How do New York Times journalists use technology in their jobs and in their personal lives? Aisha Harris, assistant TV editor for The Times, discussed the tech she’s using.

What’s your setup for watching the TV shows or movies you review? What could be better about it?

Much of my TV and movie consumption for work involves screeners, which are sent out to the press ahead of release. For TV, these screeners are almost always in digital form, via the network’s press site or a link sent by email, so I usually watch those on my laptop. On the rare occasion I’m not feeling too lazy — or if it’s a show, like “Homecoming,” that really rewards viewing on a bigger screen — I’ll hook up my laptop to my TV. If I’m unable to attend a press screening in person for a movie I’m reviewing, I’ll review the DVD at home on my TV.

My fiancé and I recently upgraded our home entertainment setup, with a 50-inch 4K Amazon Fire TV. We also own a Sonos soundbar and a two-room Sonos Play:1 wireless speaker set that sounds incredible.

The only downside is that the wireless speakers have been cutting in and out for some time when paired with our TV. Troubleshooting on our own thus far hasn’t yielded great results, and the tech support hours coincide with when we’re at work. It’s a fairly common problem, according to the multiple message boards I’ve stumbled upon, so I’m hoping someone can help us find a quick, easy solution soon.

How has your setup for watching TV and movies changed over time?

When I moved to New York in my early 20s for graduate school, my roommates and I had a common area with a TV, but I rarely used it. I was the millennial who saw no need for cable anymore once I could stream almost everything I wanted, and I was content viewing primarily on my laptop. With rare exception, I never had time for or cared enough to watch shows while they aired live, so finding it online later was my go-to.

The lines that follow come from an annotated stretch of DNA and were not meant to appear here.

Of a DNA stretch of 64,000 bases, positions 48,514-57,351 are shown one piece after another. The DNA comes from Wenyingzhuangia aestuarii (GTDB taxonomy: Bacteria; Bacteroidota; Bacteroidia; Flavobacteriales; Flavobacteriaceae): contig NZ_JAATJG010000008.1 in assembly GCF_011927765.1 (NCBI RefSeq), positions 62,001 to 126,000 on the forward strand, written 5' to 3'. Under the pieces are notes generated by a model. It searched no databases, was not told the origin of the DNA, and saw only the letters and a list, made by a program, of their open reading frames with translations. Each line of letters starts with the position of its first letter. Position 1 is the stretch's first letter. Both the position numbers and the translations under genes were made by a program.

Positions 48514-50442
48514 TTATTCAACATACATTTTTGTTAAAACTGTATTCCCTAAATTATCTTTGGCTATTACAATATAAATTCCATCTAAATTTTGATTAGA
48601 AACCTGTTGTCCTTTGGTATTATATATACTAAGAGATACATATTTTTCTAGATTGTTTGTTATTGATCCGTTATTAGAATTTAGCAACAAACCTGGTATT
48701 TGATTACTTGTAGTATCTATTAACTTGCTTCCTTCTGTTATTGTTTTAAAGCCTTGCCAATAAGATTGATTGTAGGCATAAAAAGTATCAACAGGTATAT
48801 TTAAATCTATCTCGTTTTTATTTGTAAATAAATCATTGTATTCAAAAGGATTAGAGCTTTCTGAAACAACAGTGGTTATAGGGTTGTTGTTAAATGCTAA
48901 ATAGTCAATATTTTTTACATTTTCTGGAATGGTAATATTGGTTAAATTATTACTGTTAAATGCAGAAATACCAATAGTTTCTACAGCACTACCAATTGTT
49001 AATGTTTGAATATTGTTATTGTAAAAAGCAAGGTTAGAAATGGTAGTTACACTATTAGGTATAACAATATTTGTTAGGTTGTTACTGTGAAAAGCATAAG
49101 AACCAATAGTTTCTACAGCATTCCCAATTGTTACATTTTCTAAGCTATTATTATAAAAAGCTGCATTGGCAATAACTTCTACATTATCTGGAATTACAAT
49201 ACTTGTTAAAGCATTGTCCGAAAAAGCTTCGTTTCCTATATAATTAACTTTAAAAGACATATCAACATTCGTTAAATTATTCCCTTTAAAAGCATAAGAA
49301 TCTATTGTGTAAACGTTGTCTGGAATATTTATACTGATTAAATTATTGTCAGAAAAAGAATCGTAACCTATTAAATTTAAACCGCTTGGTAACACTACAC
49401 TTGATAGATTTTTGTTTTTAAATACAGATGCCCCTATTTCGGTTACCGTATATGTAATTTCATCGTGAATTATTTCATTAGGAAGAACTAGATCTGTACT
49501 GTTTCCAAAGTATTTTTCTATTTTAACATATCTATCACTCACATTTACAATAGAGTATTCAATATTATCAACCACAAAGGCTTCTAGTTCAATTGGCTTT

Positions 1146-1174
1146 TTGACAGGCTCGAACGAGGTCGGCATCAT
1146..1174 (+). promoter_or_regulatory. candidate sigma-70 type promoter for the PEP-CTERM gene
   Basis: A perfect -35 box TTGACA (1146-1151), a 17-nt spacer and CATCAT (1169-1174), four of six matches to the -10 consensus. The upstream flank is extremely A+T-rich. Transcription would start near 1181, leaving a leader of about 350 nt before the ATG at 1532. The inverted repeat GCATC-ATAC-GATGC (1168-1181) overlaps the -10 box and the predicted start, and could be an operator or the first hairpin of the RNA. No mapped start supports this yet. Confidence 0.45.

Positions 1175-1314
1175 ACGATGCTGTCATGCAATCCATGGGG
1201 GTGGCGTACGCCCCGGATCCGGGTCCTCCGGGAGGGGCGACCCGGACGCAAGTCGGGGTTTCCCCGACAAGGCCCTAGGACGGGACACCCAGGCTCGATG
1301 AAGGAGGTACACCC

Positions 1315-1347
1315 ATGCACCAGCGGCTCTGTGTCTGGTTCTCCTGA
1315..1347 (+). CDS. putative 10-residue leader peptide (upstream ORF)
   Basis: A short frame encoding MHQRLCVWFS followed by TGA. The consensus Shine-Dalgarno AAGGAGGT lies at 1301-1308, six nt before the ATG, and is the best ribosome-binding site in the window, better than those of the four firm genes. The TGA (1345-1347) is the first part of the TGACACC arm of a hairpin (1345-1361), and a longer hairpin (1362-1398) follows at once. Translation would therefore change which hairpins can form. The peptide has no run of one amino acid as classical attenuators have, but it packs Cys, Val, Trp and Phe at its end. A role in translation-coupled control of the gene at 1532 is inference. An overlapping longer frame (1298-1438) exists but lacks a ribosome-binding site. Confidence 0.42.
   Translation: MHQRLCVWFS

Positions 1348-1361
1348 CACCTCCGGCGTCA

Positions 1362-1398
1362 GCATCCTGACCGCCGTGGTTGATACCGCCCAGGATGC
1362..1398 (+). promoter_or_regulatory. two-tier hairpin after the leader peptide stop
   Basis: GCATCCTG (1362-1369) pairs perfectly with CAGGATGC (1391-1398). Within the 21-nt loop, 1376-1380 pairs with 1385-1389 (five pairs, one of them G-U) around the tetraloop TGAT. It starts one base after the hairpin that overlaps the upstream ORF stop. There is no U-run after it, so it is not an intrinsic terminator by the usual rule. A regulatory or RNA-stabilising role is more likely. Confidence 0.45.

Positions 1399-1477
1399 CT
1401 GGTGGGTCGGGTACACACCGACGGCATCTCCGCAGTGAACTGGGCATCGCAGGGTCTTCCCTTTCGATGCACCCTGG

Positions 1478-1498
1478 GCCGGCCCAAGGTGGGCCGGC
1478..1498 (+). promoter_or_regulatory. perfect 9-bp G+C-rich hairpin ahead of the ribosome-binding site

A screener for “Black Monday,” a new narrative series from Showtime.CreditMelissa Bunni Elian for The New York Times
Ms. Harris doesn’t have cable, but subscribes to most of the top streaming services.CreditMelissa Bunni Elian for The New York Times

I still don’t have cable, but I do have pretty much every major streaming service there is — Netflix, Hulu Live (which is basically cable), HBO, Showtime, Amazon and, once upon a time, FilmStruck (R.I.P.).

Streaming services like Netflix and Hulu give you tons of options for programs to watch. The downside is that it feels impossible to decide what to watch. How do you pick a program to watch? 

The short answer: I keep a running list of movies and shows I want to eventually see on my Notes app (it’s very long and never-ending), and when I’m able to watch something that isn’t directly work related, I consult the app and choose whatever fits my mood.

The long answer is that often none of the titles on said list fit my mood in the moment. This conundrum is almost as maddening to me as having a case of severe writer’s block. To put it bluntly: There have been times when, after flipping through the various services and perusing the latest “new to streaming” articles online, I suddenly look at the clock and realize that 90 minutes have passed. I’ve watched nothing! I could have had a brand-new movie viewing experience in that time. Or binged approximately four episodes of “30 Rock.”

Actually — almost as embarrassing as wasting so much time merely trying to decide what to watch is the fact that I usually wind up just rewatching something I’ve already seen a million times, like “30 Rock” or “The Twilight Zone.”

Related: How do you determine which shows or movies are worth writing about?

The “worthiness” of a show or a movie when it comes to coverage can be baked in: the names involved, the subject matter (Is it adapted from a wildly popular book series? Are our writers and critics excited about it?), the network or platform it’s appearing on. Social media plays a part, too, however — if something not initially on my radar is getting a lot of buzz on Twitter, I’ll at minimum check it out and see what it’s all about.

In the past, cord-cutting was an impractical option because people missed out on live sports or broadcast news. What’s the situation today?

I have zero interest in live sports or broadcast news — I get most of my news from online and via my daily RSS feed. (I’ve been using Feedly for years.) But it seems absolutely possible to not have cable and still be a sports fan and news junkie, especially because of Hulu Live or digital media players like Amazon Fire and Roku. Of course, you just wind up substituting one cord for a bunch of separate cords in this case — I’m probably paying nearly the same amount I would be if I had a cable bundle.

Outside of work, what tech product are you currently obsessed with?

A recent addition to my home is the Eufy RoboVac 30C. We have hardwood floors and a dog that sheds, which has made keeping the floor relatively clean a nearly impossible task. But this has done a good job reducing the amount of dust I find on the bottom of my socks.

I’m fairly certain it’s listening in on our conversations, and my dog scampers to the other side of the room or jumps on our bed when it passes near her, but I love it.

Orignially published in NYT.

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